2015-04-01

Universal Church

This will perhaps be the most exciting new feature on your favourite website. You will be able to see the distribution of dioceses around the world on an interactive map! This will allow researchers and laypeople alike to concretely grasp the universality of the Catholic Church!

A picture is worth a thousand words. Here is a map of the dioceses in Asia:

Each type of circumscriptions employs a different symbol. Dioceses use a Latin cross; archdioceses have a double-bar cross; patriarchates and major archdioceses use a triple-bar cross. Eastern-rite sees are denoted by brown markers, and Latin-rite purple.

Here is a map of North America:

You will be able to zoom in seamlessly:

You will be able to filter by rite. This is the map for the Ukrainian rite:

When will this new feature be available? The interactive maps will be released when total donation reaches $2,000. Much more work is needed for fine-tuning and integration to the website. If you donate, this will encourage me to work faster! Please read the rationale behind the much needed donations.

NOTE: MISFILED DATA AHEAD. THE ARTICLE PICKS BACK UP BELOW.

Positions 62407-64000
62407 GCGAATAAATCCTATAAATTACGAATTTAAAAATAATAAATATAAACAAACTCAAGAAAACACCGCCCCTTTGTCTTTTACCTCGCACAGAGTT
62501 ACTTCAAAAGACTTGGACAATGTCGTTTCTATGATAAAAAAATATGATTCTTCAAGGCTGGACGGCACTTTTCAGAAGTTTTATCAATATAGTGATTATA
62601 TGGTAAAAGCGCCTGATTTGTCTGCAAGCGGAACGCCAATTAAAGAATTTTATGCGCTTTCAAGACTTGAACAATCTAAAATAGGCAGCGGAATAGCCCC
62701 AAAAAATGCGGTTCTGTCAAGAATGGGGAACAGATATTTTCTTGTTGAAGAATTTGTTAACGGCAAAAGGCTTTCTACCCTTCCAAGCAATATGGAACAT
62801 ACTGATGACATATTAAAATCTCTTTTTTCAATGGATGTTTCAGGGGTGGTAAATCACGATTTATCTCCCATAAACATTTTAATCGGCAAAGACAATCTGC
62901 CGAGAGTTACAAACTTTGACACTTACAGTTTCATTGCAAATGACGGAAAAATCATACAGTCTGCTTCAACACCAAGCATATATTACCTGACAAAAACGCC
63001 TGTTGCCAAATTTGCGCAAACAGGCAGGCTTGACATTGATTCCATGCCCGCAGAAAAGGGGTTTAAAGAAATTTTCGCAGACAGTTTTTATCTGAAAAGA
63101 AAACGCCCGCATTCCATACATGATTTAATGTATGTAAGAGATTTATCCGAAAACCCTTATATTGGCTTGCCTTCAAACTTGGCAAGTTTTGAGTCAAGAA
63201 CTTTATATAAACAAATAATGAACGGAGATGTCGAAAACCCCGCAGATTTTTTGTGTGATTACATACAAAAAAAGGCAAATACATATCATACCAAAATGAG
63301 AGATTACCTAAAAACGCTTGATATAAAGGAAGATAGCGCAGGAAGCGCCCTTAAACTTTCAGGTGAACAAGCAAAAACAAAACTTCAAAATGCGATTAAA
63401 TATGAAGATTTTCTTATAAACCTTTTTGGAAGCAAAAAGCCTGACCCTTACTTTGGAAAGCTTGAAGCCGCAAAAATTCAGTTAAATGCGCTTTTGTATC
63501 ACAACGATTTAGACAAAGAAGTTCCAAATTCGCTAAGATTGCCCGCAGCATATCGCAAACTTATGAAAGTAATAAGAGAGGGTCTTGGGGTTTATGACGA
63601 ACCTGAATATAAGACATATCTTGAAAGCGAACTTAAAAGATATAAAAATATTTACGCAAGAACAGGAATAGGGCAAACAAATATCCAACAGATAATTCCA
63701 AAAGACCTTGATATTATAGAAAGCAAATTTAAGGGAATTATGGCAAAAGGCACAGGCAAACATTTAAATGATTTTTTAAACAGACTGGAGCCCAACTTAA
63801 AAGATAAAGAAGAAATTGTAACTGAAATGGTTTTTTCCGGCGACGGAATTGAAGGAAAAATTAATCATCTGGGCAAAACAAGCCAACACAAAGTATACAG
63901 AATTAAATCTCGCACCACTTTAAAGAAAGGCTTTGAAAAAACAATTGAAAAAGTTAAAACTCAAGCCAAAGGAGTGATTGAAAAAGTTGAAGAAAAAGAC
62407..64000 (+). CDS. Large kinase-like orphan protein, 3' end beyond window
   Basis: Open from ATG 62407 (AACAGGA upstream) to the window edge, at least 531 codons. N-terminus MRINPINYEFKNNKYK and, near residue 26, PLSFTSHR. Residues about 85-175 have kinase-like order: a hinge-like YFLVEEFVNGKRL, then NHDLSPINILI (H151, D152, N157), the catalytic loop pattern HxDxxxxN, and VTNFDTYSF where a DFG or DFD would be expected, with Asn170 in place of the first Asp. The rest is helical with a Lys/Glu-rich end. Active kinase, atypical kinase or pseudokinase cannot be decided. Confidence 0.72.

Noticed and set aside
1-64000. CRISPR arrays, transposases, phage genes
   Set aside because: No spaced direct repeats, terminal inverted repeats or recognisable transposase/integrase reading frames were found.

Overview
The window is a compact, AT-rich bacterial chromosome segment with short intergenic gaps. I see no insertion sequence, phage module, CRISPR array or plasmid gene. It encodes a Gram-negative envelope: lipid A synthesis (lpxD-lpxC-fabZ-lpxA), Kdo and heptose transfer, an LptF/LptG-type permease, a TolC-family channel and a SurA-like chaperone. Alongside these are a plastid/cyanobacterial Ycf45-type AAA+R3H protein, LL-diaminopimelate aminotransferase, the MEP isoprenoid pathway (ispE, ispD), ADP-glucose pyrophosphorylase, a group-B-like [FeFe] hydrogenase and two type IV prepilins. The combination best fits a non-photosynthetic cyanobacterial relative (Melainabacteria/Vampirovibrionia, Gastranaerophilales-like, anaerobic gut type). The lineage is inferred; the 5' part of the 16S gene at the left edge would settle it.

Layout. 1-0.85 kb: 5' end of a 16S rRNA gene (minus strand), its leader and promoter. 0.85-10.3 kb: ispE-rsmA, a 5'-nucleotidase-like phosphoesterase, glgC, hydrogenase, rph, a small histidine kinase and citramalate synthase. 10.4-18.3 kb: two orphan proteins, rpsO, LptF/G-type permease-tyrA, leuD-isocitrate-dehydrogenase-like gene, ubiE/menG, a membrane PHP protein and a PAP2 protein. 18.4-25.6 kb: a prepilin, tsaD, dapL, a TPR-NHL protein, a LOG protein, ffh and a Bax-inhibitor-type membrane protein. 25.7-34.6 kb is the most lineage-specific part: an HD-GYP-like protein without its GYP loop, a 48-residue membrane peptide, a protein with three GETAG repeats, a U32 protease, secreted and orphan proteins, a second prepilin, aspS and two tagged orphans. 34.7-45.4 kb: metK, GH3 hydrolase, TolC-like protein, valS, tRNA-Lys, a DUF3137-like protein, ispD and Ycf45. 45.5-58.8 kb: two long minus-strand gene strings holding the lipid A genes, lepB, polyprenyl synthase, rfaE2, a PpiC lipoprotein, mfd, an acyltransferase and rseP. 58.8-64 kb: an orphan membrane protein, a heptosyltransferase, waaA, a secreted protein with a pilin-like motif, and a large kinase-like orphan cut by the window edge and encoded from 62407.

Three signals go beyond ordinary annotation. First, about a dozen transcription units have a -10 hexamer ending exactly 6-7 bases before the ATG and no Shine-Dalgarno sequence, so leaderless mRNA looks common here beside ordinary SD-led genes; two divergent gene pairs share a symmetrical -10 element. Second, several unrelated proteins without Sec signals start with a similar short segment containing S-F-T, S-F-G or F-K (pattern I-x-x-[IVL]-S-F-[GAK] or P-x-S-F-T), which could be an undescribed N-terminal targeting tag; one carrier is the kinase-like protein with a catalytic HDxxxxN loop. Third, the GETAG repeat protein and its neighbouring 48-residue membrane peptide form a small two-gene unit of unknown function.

Finally, this is my favourite map:

You can see clearly the demographics of the African population, with the Sahara desert separating Northern Africa from the thriving sub-Saharan countries. A huge Catholic population can be found in Western Africa, as well as countries around Lake Victoria.

We can really learn a lot from these maps. I hope you are excited about this! Please donate according to your ability to give!

Appeal for Donations

I am a computer scientist and software engineer by profession. I created the GCatholic website 17 years ago to gather things that I was interested. Website maintenance was done in my spare time and on weekends. On average, I spent more than 4 hours every day after work to make the website up-to-date as well as doing research. I devoted entire extended vacations to create new features. (For example, I spent 5 days in Cuba to create the new section on papal documents, and 7 days in a cruise to lay the groundwork and input the data for all churches in Canada.)

There is a lot that I have wanted to work on. In order to find more time, I quitted my work months ago to devote myself to the website. This is why I am now appealing for donations.